So the mission is difficult but not impossible. Simply put, the time for excuses has expired for St. Louis. This team has learned from past losses and brought in experienced playoff veterans such as Miller, Ott and Brenden Morrow. If they can’t seize Stanley, or at least play in a game when the trophy is in the building, they will share the crown of unfulfilled promise currently owned by the Sharks. With glory in mind, here’s a look at some of the key games the Blues have played in 2014 and what they took away from their efforts.
Sunday, March 23 – St. Louis 1, Pittsburgh 0
The second afternoon game of the weekend, after a 4-1 loss in Philadelphia, saw St. Louis walk into Pittsburgh’s Consol Energy Center and suck the wind out of Sidney Crosby and Evgeni Malkin. Backes was a stud for the Blues, deflecting a Steen point shot past Marc-Andre Fleury for the game’s only tally while hounding Crosby all game.
Although the Blues were outshot that afternoon, they managed to impose their will on Pittsburgh’s superstars for most of the game and formed a wall at the blueline, ceding the Penguins the neutral zone but stopping them cold after that. “When we’re playing well, that’s how things work out,” Bouwmeester says. “Our forwards work, and there’s a big emphasis on back pressure and numbers coming back so there are no odd-man rushes or easy entries into the zone.”
The big turning point came early in the second period with the game still scoreless. The Blues had taken two penalties late in the first and had to defend a 5-on-3 penalty kill on fresh ice. Backes, Pietrangelo and Bouwmeester played almost the entire stretch (with Steen briefly subbing for Backes in the middle), and Backes even teamed up with Oshie on a 2-on-1 once Oshie emerged from the penalty box. Backes then came all the way back to drill Malkin as Malkin entered the St. Louis zone before finally going off. “We were hard in the right areas,” Morrow says. “We weren’t as disciplined as we’d like to be – we gave them a lot of opportunities on the power play – but when we buckled down we kept the scoring chances to the outside, and our goaltenders have been playing really well. Just a real solid game.”
Brian Elliott got the shutout, and the Blues were rewarded one day after dropping a game against the Flyers in which they played well but didn’t get the intended result. “We bounced back well in Pittsburgh,” Miller says. “We had a good game in Philly, had the opportunity to put pucks in the net, and it just didn’t go there for us, so we’re right there where we need to be. We still have some things to dial in, but I’m sure a lot of teams are trying to gauge their game off the way our team comes in. Every game is a measuring stick, so you’re always expecting the best from the other team.”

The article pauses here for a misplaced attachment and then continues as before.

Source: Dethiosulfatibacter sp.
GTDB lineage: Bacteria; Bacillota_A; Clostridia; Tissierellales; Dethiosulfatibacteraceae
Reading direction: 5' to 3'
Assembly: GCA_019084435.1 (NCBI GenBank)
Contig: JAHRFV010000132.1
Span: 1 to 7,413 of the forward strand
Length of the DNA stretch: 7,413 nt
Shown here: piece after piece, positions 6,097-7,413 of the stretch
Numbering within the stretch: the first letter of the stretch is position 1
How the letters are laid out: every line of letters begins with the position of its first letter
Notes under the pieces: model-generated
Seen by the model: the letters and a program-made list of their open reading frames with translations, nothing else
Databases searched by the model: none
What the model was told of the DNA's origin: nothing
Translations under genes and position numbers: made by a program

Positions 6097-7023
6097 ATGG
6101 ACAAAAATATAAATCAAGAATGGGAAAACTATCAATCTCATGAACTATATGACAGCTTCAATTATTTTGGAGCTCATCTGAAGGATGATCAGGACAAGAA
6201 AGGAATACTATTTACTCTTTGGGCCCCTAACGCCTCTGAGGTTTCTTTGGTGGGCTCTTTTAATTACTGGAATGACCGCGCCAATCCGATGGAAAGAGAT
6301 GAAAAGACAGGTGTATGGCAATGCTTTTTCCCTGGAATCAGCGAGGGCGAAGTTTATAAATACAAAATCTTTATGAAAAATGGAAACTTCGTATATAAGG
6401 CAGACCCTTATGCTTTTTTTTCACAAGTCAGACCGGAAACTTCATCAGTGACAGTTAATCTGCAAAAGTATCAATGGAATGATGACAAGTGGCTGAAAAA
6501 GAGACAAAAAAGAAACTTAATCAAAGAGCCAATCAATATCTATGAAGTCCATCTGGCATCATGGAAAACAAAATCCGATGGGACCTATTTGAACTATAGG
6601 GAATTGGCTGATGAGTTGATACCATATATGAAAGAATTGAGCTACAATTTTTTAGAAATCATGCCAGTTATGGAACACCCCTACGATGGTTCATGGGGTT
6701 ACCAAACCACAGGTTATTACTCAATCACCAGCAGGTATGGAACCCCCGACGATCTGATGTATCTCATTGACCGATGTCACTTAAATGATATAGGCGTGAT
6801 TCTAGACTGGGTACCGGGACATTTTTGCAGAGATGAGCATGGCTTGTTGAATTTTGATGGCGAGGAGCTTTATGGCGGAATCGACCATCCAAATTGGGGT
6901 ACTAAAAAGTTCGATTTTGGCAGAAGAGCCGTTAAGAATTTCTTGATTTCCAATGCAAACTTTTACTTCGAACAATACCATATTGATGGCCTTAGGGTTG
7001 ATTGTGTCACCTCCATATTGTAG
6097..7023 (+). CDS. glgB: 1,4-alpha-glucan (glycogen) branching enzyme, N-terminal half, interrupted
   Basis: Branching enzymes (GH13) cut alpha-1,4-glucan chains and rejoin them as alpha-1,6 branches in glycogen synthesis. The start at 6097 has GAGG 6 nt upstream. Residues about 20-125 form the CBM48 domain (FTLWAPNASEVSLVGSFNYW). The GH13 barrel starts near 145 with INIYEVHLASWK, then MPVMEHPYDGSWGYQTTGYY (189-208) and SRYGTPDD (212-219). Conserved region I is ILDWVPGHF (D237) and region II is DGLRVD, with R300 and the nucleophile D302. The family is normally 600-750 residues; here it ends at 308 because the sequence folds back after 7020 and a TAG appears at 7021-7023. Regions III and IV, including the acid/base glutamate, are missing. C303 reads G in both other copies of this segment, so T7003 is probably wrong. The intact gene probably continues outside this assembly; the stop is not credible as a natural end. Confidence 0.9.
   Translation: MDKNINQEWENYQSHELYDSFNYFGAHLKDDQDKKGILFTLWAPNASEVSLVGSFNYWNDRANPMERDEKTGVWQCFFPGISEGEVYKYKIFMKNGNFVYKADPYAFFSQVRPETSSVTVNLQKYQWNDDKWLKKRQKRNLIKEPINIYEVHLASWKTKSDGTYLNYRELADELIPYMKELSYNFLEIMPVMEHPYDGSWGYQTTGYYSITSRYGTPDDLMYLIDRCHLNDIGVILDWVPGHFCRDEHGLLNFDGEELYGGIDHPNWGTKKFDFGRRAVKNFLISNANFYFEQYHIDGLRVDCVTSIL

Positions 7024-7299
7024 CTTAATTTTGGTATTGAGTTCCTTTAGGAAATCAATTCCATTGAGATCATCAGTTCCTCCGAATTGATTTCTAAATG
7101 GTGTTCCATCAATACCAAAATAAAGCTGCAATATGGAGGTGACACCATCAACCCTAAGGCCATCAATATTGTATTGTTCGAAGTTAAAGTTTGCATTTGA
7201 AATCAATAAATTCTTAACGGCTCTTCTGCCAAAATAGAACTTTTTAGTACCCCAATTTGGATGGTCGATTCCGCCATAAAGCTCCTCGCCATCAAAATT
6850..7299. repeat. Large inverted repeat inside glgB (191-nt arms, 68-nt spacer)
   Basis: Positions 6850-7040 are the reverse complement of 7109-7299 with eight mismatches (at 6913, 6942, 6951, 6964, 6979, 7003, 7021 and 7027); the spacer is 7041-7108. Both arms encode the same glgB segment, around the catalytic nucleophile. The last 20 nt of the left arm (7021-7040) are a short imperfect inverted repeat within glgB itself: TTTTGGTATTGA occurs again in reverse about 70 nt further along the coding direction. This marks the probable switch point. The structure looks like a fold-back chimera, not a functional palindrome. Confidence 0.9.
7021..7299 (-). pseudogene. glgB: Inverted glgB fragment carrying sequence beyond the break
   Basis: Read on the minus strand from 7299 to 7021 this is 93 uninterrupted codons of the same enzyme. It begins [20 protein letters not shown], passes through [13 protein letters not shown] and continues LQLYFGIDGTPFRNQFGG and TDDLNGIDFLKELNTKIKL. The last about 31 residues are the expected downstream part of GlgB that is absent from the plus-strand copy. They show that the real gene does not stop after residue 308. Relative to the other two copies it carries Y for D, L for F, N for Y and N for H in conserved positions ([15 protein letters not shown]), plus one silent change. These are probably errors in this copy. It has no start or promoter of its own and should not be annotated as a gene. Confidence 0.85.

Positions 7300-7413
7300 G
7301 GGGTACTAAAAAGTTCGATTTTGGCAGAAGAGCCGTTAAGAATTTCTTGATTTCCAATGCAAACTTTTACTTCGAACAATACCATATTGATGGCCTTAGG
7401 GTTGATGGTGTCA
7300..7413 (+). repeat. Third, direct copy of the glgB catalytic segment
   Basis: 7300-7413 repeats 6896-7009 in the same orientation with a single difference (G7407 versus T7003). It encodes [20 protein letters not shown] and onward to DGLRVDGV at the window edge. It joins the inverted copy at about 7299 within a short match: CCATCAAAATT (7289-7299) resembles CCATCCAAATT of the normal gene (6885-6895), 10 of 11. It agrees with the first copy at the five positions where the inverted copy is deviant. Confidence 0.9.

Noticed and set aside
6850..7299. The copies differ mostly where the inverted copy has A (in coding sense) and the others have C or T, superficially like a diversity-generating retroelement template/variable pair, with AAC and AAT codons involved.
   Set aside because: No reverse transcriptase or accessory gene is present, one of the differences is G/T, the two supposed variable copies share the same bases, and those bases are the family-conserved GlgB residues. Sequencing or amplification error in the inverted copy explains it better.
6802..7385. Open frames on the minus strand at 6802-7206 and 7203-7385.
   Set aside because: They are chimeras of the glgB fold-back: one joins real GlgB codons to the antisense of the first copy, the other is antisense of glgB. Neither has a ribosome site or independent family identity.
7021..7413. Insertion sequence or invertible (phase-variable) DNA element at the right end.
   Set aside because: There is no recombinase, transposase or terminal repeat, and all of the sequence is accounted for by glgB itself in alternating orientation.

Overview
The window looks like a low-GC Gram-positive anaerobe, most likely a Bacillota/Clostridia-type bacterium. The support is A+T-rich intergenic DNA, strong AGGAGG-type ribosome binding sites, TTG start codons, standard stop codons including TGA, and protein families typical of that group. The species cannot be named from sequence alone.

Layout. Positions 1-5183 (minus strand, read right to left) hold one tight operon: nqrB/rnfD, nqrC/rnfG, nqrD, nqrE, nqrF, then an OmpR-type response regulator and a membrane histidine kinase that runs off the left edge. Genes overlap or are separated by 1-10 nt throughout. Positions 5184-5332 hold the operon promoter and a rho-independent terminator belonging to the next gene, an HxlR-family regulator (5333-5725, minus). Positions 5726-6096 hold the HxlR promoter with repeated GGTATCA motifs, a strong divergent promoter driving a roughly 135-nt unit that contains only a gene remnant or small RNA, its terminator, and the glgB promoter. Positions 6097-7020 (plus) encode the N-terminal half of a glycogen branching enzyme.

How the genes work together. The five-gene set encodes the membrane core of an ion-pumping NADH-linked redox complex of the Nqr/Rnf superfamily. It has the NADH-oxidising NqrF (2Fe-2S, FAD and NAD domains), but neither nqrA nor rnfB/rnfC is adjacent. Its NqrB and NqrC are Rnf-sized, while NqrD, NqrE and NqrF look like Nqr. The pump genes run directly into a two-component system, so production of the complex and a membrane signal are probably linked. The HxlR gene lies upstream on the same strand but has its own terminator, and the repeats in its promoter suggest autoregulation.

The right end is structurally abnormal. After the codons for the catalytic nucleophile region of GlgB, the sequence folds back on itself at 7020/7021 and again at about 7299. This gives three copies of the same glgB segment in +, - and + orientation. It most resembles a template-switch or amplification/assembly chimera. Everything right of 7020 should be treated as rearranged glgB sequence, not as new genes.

Wednesday, March 19 – Chicago 4, St. Louis 0
The Blues had fared quite well against the defending Stanley Cup champions before this match, winning the previous three run-ins. But that all came to an end mid-March as Chicago thoroughly outplayed the Blues. Patrick Kane and Jonathan Toews seemed to have tons of time and space in the offensive zone, even though Toews was ultimately held off the scoresheet. “They were just faster everywhere and shooting more,” says rookie right winger Dmitrij Jaskin. “We have to learn from those games and then forget about them. “Sometimes the guys have good moves or they’re faster. Hopefully we’ll have more better days where we catch these superstars.”
The Blues were outshot and also outclassed in the faceoff circle. Nonetheless, it was game to learn from, especially since the divisional playoff format almost guarantees a Chicago-St. Louis tilt in the second round. Though physicality is a hallmark of the Blues, it didn’t help them against the Blackhawks on this occasion. “We chased contact too much,” Hitchcock says. “We got wrapped up in the emotion of the game and lost some of our structure. They took advantage. It was such a highly charged game. It was ‘Who is going to make the first mistake?’ And we made the first mistake. We hadn’t done that against Chicago all year and they made us pay. That’s the wrong team to not have a lead on or be tied with late. When you have to open it up they have too many players that can take advantage. It was a good lesson for all of us.”
The loss was also the first regulation setback for Miller, who had been on a wicked tear for the Blues since coming over in that big trade from Buffalo. Thanks in part to the lockout, unbalanced schedules and playing in the East, Miller hasn’t defeated the Hawks since 2007-08.
Friday, February 28 – Anaheim 1, St. Louis 0
The Blues did not beat the Ducks this season. To be fair, Anaheim didn’t do a lot of losing this season, but for St. Louis it represents that big, skilled white whale that doesn’t shy away from contact and won’t give up points to the Blues. In the final regular season meeting between the squads, the Blues got off to an inauspicious start when a turnover sprang Anaheim’s Andrew Cogliano less than four minutes into the game, resulting in the only goal. Jonas Hiller was great in the Ducks net, and when he didn’t make the saves the iron behind him did. But the Blues came out with their heads held high. “In the game of hockey, sometimes you get the bounces, sometimes you don’t,” says tough guy Ryan Reaves. “I went post-post-out right in front of the net, Jaden Schwartz hit the post. When you play a game like that, when you play physical, whether you win or not, you definitely take some positives out of it.”